You mean Heisenberg's Uncertainty Principal?
You have no idea what this principle is based off of. When you observe a quanta, it is forcibly affected. Even photons affect these particles, which means at any given money or any reason, these particles can and will RANDOMLY change velocity and/or direction of movement. This principle basically says when you measure the velocity of a quark, you will get the distance as well as velocity, however those variables will change. The only way to properly measure te particles velocity is in a particle accelerator with zero human interference, and even then scientists still must use thought-experiments rather than physical due to imprecise calculational output from said experiments.
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EDIT: I found what you are referring to and it is simply theoretical based on the inability to prove such calculations have any affect from the entropic nature of quanta.
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Also, that "law" is based off if predetermine calculable climates, you need a specific wave length, as well as the observable Hermian operator which is not observable in this context, the entire law is based around a controlled environment where the multiverse definitely is not controlled in any way shape or form.
Not really, the uncertainty principle finds a range points in which a particle could be. You are mixing it up with the observer effect. Remember the equation?
it compares the standard deviations of of the position and the momentum of a body with planck's constant, which can give incredibly accurate results sometimes. Even gravitational wave interferometers work off of this estimation. The only downside being that if you know where the particle is, you probably don't know its momentum. And no, it doesn't only work in conditioned environments, all you need is enough similarly interacting particles to get your standard deviation.
All of the maths behind this is an approximation, borns rule uses a continous random variable normalization to estimate the location of a particle. It uses the spin of a particle to find its wavefunction, not wavelength...
But yes, if you're trying to tell me that my quoting of the uncertainty principal is wrongful because it is an inaccurate way to determine whether particles angular momentum and randomization are linked or not, you should probably stop quoting from the observer effect, it is 100 times worse for making approximations and failing to come to actual answers! Observer effect is like someone took a piss on uncertainty principle, stripped it of all its statistical value and gave it a new name. Give me some maths to look at so I can understand your point clearer.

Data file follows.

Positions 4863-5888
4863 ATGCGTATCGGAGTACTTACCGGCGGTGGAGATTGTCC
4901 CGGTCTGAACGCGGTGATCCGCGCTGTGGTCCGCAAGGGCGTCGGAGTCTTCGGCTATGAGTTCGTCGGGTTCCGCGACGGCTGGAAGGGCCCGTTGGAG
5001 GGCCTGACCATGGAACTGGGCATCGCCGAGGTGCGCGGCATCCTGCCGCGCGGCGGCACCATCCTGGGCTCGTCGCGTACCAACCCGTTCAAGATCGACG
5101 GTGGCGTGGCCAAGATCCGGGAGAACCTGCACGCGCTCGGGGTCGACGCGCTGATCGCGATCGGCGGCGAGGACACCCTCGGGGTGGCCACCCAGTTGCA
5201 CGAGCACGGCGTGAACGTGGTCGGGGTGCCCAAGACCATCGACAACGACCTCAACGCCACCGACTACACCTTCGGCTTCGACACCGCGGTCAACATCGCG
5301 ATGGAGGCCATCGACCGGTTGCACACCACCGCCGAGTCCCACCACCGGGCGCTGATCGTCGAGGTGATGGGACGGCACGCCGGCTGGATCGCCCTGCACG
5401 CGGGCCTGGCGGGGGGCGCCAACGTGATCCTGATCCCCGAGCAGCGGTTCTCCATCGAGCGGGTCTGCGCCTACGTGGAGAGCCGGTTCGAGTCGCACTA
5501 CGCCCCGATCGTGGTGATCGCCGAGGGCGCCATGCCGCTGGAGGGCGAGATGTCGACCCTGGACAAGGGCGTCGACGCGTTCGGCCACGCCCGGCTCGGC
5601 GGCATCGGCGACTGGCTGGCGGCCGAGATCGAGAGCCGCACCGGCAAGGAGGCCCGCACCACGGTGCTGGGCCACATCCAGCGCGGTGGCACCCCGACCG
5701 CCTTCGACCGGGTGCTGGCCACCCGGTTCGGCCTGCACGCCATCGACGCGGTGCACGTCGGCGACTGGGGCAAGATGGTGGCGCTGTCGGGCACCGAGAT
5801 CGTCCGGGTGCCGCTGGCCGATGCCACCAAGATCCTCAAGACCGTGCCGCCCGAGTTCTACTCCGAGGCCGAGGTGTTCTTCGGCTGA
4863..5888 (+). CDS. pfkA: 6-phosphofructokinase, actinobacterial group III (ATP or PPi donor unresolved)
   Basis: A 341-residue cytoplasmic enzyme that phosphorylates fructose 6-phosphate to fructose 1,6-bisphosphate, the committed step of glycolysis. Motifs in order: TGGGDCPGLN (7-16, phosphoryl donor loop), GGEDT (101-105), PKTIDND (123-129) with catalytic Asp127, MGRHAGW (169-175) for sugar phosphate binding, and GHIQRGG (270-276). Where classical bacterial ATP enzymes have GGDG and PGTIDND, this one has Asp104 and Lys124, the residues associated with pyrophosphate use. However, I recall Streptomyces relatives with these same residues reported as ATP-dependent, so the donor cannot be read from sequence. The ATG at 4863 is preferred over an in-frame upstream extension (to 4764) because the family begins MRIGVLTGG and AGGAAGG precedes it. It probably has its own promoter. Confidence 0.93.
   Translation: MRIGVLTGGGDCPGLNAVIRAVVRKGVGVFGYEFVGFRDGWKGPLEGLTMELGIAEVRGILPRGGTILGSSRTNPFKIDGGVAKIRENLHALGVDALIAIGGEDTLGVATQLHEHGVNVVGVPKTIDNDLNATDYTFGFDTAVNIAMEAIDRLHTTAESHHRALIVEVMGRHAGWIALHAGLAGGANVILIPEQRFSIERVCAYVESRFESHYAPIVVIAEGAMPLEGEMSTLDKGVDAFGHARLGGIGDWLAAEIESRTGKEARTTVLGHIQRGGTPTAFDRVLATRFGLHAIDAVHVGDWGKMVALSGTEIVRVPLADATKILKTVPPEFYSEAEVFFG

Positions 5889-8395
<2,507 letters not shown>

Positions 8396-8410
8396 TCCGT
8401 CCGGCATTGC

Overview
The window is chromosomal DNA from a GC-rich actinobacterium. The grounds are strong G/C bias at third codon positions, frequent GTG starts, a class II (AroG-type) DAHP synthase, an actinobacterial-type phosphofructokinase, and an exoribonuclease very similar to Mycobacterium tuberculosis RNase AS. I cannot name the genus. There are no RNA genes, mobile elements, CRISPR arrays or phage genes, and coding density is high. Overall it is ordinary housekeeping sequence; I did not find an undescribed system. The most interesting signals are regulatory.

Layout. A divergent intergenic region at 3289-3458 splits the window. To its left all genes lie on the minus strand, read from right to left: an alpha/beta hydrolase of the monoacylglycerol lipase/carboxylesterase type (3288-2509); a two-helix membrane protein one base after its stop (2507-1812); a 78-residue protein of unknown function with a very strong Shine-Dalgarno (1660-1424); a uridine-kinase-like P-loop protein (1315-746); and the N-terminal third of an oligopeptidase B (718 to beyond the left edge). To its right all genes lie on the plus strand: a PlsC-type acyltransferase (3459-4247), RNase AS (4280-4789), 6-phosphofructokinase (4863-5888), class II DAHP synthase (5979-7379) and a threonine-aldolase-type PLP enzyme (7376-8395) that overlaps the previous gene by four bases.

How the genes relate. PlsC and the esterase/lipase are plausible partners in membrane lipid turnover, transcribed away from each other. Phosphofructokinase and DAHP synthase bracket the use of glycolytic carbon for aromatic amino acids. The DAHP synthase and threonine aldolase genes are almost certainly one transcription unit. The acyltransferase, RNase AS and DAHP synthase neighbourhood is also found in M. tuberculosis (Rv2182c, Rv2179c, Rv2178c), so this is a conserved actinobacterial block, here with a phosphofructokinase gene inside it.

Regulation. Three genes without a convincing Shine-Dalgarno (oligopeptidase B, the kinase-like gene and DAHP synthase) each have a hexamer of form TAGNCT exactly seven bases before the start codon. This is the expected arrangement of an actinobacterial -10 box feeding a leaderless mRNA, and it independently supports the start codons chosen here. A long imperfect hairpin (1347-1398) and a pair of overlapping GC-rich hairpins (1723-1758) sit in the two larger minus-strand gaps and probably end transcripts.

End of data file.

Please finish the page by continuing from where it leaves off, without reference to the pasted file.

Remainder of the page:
Besides, we are going very far off the point.
At the end of the day, neither of us are right. Theoretically, your ideas make more sense. But I doubt you can put any mathematical proof to those claims. Mine has fairly considerable proof, but is missing some key aspects. Isn't physics fun.
Last edited by ~Spark; 12-10-2012 at 05:53 PM.
Lehsyrus (12-10-2012)
Actually I had entirely forgotten about Born's rule when you mentioned "Uncertainty Principle".
The only issue between us both is that this is all still theoretical physics. I personally do not like Born's rule as it puts a limit on Quantum Mechanics (in a sense), where in some cases it is useful, however in a non-regulated situation the amount of random variables is far too great to make a complete calculation to the possible outcome.
Good chat.
~Spark (12-10-2012)
I honestly fell in love with Quantum Mechanics on an acid trip. Actually, that seems to be how I became interested in learning at all. I was watching a documentary on it with my friend who was in college (I was only fifteen) who was majoring in Physics. His homework was based around theoretical Physics so we decided to drop some acid and check it out, needless to say it was a mind-altering experience.
Lehsyrus (12-11-2012)
666HiddenMaster666 (12-11-2012)
Yea, there is always that 'what if'. But normally it always just comes back to Science.